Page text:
admittedly, these lines were inspired by blog posts i’ve read about how to support the transition of separating. to remind my daughter that i will, indeed, return after being away seems so obvious, but i needed support in getting to that place. this was, however, really the first time i’ve successfully, fully implemented it. the first time i really met her emotion, took it in, allowed it to be there without trying to minimize (even if only to myself), and offered reassurance from a sincere place inside me. i slowed down to hear her. i leaned in toward her and her feelings.

this experience seems so simple, yet it’s struck and stayed with me as being quite profound. i have a history of not listening to my inner children when they’ve been calling out to me, screaming at me, tugging on me in some shape or form. it’s so easy to ignore, although that nagging anxiety in the background never really goes away when we’re ‘ignoring,’ does it?

what if, instead, we stopped to meet that voice? to crouch down to that two-feet-off-the-ground level and look ourselves in the eye and say, “i hear you.” we don’t have to talk ourselves out of feeling the way we do. or offer candy-coated reassurance that lacks any nutritive substance and only contributes and perpetuates the emptiness we feel inside (think, “everything’s okay” or “you’re fine”). to really listen. simply listen. to set aside our own agendas and acknowledge what’s happening in real time.

when we can truly lean in, listen, make space for what’s actually happening and needing to happen, many times we can find a simple solution, or genuinely reassuring word. just a moment of presence, of connection, is all that’s needed.

welcome the chaos

not too long ago i read an article in a parenting publication that IMG_0736got me thinking. the format was more question/answer, the question coming from a distressed parent seeking help from the expert. the mother wrote about her 2-year old son who was getting fussy every time he’d go down for his usual nap. she said he seemed resistant, and couldn’t figure out what was going on for this boy. it was stressful and challenging, and just didn’t make sense. i loved the expert’s response.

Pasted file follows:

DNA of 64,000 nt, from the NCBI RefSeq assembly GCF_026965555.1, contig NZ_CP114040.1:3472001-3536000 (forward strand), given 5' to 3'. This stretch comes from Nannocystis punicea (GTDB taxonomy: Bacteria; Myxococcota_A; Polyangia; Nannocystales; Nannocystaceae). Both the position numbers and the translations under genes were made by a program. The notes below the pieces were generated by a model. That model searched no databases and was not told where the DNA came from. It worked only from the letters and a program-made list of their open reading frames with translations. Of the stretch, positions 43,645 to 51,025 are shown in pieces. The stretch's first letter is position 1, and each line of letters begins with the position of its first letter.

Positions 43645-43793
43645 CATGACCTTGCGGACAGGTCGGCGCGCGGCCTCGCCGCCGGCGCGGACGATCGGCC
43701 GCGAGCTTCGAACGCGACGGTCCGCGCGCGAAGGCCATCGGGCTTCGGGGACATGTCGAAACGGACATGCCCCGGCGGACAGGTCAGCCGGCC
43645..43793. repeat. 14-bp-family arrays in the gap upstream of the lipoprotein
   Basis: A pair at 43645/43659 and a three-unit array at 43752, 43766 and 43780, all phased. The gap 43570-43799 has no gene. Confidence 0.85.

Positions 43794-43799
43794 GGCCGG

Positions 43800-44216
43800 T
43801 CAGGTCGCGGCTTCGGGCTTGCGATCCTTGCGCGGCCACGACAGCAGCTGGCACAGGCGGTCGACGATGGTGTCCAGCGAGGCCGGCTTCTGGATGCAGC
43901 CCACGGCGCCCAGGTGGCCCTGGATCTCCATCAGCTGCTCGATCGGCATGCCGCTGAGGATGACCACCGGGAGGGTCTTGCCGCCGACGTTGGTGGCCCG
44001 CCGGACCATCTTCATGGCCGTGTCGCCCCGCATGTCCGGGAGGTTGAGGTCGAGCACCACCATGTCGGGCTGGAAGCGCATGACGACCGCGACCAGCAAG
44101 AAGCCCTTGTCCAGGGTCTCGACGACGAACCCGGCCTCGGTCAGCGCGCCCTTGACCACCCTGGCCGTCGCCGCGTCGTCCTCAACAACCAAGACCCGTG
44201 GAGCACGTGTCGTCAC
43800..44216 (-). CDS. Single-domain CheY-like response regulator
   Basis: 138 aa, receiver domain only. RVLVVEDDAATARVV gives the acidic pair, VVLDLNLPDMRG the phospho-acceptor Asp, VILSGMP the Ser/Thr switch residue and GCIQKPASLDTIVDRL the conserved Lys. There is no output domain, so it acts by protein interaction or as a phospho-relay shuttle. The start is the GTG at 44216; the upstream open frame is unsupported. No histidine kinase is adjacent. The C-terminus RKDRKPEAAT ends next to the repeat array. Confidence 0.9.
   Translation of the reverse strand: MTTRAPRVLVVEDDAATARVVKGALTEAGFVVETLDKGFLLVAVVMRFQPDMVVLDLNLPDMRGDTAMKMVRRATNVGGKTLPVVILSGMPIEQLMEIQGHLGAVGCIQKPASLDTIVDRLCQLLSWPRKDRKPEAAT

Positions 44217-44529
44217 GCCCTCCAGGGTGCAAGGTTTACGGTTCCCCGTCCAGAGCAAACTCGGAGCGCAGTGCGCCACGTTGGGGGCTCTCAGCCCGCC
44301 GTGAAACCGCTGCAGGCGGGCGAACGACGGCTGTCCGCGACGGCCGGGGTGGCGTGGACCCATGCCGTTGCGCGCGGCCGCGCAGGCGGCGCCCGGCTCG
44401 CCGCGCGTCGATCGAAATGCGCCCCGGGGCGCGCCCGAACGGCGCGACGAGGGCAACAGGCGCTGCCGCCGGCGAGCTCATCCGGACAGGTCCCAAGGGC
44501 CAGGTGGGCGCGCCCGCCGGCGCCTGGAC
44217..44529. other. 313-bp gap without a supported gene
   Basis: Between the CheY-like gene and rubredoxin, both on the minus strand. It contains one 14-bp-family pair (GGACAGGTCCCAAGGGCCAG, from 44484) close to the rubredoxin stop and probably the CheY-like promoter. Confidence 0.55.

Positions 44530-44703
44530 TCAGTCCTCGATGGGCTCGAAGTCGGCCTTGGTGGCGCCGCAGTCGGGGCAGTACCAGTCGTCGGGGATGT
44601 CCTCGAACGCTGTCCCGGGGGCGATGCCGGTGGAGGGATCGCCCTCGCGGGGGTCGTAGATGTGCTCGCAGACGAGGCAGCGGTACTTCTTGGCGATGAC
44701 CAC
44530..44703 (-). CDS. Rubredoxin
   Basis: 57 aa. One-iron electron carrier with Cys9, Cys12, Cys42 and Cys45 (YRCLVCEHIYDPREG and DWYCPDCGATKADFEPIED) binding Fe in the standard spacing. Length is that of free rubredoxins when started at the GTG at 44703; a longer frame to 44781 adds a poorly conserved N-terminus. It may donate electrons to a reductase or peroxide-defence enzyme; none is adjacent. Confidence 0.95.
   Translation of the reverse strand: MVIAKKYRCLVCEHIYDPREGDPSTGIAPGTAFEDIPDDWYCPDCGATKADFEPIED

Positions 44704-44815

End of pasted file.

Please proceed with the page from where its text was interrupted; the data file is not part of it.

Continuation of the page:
the expert wrote back saying that her son was likely going through the process of letting go of one of his naps because he no longer needed it. the fussiness and resistance to the nap was her son going through a process of disorganization as he naturally opened himself up to a new schedule, as he let go of one of two (or more) naps and adjusted to a new way of being in the world each day. things needed to fall apart a bit before being put back together. he had to go through the inner turmoil to once again reach a state of peace.

and isn’t this what we go through anytime we’re making a change of any kind? it feels like our world is falling apart, we feel out of control and messy and disorganized and don’t understand why. we torment ourselves because we think we’re supposed to keep ourselves together, that change should somehow be neat and tidy and orderly. but it’s not.

change is supposed to be messy. let me say that again: change is supposed to be messy. and perhaps most important: THE MESS IS A SIGN OF CHANGE! we’re supposed to metaphorically dump our bag out so we can see what we’ve been carrying around all this time that’s been causing us pain. and sometimes the contents of our bag need to sit on the floor for a while. maybe that big ‘mess’ needs to just take up some space. we can learn to live amongst the chaos. it won’t last forever. it’s only when we know what’s been in our bag that we can consciously choose what we want to continue holding. 

our problem is that we judge ourselves, tell ourselves there’s something wrong with us for not being able to hold it together. imagine if we naturally entered our chaos, like the 2-year old, and allowed ourselves the full expression of all we feel during times of big transition. if we cried when we needed to, pounded a pillow, let ourselves fall out instead of staying strong and proud.